Also, remember that you don’t actually see any bugs when you’re feeding your cat this kind of food, since it will just look like regular kibble.

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Frequently Asked Questions

Now that you’ve learned the good and the bad of insect-based cat food, here are possible questions that you might have.

What Are the Most Commonly Used Insects for Pet Food?

The black soldier fly larvae are the primary insects being used in pet food. This species was the one approved by the AAFCO. Mealworms and crickets are also used in some products.

tabby cat eating cat food out of bowl inside
Image Credit: Africa Studio, Shutterstock

How Many People Are Willing to Feed Their Pets Insects?

Market research conducted has found that 47% of pet owners said that they would think about feeding their pets insect-based food, and 87% of respondents mentioned that the sustainability aspect was the most important factor when picking out pet food.

Is This Going to Be a Popular Alternative?

It’s estimated that the insect-based pet food industry might increase as much as 50 fold in the next 8 years by 2030. They expect half a million metric tons to be produced at that time, compared to the current approximate 10,000 metric tons. But of course, all this will depend on studies and approval in more countries.

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If you’re interested in trying out an insect-based food for your cat, keep an eye out for any new products, particularly if you live in the States, since there isn’t anything available at the time of this writing. But if you do live in a country where it’s readily available, speak to your vet before trying out this kind of food.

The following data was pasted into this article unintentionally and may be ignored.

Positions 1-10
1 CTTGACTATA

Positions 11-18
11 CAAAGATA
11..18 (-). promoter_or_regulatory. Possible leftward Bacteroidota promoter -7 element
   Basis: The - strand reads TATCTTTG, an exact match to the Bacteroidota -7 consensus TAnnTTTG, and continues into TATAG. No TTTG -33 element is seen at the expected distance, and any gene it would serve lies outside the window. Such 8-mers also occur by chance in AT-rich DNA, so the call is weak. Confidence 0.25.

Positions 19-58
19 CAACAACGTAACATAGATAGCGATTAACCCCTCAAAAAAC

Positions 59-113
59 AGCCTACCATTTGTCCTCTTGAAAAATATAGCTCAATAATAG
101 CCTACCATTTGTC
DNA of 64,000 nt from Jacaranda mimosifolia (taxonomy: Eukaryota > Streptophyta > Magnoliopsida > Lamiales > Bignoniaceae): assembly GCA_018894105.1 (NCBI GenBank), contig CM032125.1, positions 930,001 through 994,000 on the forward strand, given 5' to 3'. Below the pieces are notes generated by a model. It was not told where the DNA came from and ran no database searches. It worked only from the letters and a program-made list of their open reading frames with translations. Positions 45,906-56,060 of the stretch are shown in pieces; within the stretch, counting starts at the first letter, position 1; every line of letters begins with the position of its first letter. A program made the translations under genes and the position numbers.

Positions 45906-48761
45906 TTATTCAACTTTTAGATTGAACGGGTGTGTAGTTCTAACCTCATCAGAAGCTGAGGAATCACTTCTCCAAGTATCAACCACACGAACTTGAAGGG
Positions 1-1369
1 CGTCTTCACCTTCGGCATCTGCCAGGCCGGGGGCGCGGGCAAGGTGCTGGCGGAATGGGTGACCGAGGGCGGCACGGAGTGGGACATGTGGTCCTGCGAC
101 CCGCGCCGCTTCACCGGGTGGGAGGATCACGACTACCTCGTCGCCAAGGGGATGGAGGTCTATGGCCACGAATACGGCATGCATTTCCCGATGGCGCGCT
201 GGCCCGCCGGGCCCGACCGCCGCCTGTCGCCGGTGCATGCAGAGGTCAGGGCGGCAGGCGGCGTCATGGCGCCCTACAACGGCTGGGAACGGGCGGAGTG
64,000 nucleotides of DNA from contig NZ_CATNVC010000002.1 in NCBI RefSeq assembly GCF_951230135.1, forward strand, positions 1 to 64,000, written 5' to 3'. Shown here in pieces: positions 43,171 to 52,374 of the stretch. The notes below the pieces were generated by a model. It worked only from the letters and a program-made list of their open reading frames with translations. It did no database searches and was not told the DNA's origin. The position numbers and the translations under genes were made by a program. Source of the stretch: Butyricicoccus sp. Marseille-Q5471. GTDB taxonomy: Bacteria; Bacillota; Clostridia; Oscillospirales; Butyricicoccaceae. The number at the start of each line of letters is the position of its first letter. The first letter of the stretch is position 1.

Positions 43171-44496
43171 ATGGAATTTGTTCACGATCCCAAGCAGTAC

There is definite promise with insect-based food, particularly for those who are concerned about animal welfare and the environment. But there’s no question that more studies need to be done, so you’ll need to balance your cat’s health versus your ethics — and speak to your vet!

Featured Image: GooseB, Pixabay

About the Author

Kathryn Copeland
Kathryn Copeland
Kathryn was a librarian in a previous lifetime and is currently a writer about all things pets. When she was a child, she hoped to work in zoos or with wildlife in some way, thanks to her all-consuming love for animals. Unfortunately, she's not strong in the sciences, so she fills her days with researching and writing about all kinds of animals and spends time playing with her adorable but terribly naughty tabby cat, Bella. Kathryn is hoping to add to her family in the near future – maybe another cat and a dog.